LONDON, February 19 /PRNewswire/ --
For the past decade, the Russian economy has grown at a remarkable pace. While the country may be facing a slow-down because of the global financial crisis, at least three key areas in the ICT market continue to look extremely attractive, spurred by government focus, competitive activity and investor interest: broadband Internet; triple play; and mobile services (3G).
The fact that ICT is a major theme on the Russian government agenda is a key driver for the ongoing dynamism in the sector, observes Iwona Petruczynik, Frost Sullivan Research Analyst. In 2001, the government approved three major modernization programs: The Concept of Satellite Communication Development, by 2010; The Concept of Cellular Mobile Communication Development in Russia, also by 2010; and, the one divided into two parts, Electronic Russia for 2002-2010 (eRussia) and the Development of the Common Education Information Space for 2001-2006 (eEducation). Clearly, these programs, which require major investment, are part way through being implemented and, despite their significant impact to-date, the country still has a ways to go, adds Petruczynik.
Broadband Internet penetration in Russia stood at less than 10% in 2008. While the increase is significant from 3.2% in 2007, the country still lags far behind Western Europe. There is plenty of catching up to do, says Petruczynik, and despite an increase in the price for broadband access, end-user demand is certainly there. As an indication of the level of demand, while the number of personal computers per 100 people jumped from 6.4 to 12.2 between 2002 and 2006, the country saw Internet users grow nine-fold over the same period.
Broadband technologies such as VDSL, HDSL, ADSL2+, and FTTx, provide great investment opportunities in Russia. Moscow, with 50% broadband Internet coverage, uses FTTC technology widely. Other regions are also increasing broadband penetration and are using technologies that include a combination of FTTB, FTTC, and FTTH technologies to deliver services. The need to enhance coverage across rural and lower income segments of the population will be very strong, given the stark contrasts that remain between demographic segments.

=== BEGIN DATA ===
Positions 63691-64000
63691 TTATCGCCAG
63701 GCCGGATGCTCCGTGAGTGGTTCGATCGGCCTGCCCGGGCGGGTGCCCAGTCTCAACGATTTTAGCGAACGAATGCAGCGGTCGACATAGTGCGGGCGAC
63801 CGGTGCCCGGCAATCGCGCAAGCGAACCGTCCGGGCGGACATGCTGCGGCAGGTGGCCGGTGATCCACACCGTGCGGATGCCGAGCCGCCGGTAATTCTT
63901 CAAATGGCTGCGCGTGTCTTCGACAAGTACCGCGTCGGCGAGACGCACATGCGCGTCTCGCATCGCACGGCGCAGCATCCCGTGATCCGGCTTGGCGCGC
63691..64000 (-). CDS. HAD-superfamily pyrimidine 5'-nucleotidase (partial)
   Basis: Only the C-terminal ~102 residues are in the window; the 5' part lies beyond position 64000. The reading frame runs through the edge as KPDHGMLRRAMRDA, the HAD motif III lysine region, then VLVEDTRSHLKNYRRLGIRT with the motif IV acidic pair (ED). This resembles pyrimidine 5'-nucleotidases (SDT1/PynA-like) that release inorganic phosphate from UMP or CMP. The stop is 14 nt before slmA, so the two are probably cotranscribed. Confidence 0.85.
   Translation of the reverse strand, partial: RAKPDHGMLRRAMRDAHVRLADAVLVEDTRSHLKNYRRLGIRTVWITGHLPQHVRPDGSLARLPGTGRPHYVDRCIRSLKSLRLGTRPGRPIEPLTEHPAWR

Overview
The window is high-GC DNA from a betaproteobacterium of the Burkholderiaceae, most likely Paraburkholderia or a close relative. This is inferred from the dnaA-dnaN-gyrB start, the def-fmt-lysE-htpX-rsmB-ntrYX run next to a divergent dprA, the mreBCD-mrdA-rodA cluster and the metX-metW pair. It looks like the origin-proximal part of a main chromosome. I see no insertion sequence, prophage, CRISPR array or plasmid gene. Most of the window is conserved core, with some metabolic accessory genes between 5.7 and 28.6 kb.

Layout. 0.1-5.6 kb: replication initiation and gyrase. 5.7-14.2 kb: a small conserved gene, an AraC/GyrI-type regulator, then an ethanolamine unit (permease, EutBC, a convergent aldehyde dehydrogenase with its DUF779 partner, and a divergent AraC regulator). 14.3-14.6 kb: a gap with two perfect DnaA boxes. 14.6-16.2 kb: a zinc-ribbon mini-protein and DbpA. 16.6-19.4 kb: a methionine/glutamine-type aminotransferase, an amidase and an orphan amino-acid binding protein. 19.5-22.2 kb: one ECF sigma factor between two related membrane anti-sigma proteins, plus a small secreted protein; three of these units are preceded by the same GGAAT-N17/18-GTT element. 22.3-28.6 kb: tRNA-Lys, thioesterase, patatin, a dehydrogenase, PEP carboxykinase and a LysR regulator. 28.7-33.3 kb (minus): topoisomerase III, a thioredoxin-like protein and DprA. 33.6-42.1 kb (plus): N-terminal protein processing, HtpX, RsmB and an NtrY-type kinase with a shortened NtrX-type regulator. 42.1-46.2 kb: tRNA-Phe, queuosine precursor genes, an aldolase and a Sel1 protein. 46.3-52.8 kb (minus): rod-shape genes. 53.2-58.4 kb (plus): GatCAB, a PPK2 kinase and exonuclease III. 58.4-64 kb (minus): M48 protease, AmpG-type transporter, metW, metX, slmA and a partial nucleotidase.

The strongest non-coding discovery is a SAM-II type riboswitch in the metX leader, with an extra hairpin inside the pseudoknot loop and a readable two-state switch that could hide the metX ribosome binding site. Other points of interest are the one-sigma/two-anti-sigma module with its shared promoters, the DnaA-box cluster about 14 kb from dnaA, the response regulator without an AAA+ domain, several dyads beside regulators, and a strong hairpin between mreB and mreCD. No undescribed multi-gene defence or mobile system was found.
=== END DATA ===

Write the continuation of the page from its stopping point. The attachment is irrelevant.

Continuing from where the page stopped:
Russia is also continuing to push 3G rollout heavily. MegaFon, Russia's third biggest mobile service operator, was the first to launch 3G services in 2007 in St. Petersburg and part of the Leningrad region. In June 2008, the company announced that it would launch 3G in all North Western regions. MTS, the country's biggest mobile operator, added two more cities to its 3G network during 2008, aiming to have 40 cities covered by the end of 2009. Based on the competitive environment and growth potential, we are likely to see further rollout activity, followed by a period of investment in products and services to capitalize on the network infrastructure over the next three years.
TV is another market segment undergoing change in Russia. The Russian government is now focusing on the analogue-to-digital transition for terrestrial TV. Investments in this transition will reach an estimated US$12 billion between 2008 and 2015; private investors will provide the bulk of the funds. The main distribution channels for digital TV are likely to be broadband subscriber access networks, based on Data over Cable Service Interface Specification (DOCSIS), ADSL, and Ethernet technologies.
The market opportunities for broadband Internet, 3G and Digital TV are significant; it is likely that Russia will see an upsurge in demand for Triple and Quad Play services as a result. However, when looking at Russia in terms of technology advancements, it is impossible to disregard the disparity between Moscow, other major cities and the country's rural areas, notes Petruczynik, and adds: Russia's 'Digital Divide' creates enormous opportunities for new entrants in the less well-developed regions, particularly given that competition in the major cities is already intense and costly. However, service providers will need to understand how to align to a different set of economic parameters to serve this market in a profitable, yet affordable manner. Russian service providers would do well to look for best practices from comparable markets, for example in South-East Asia and Latin America.
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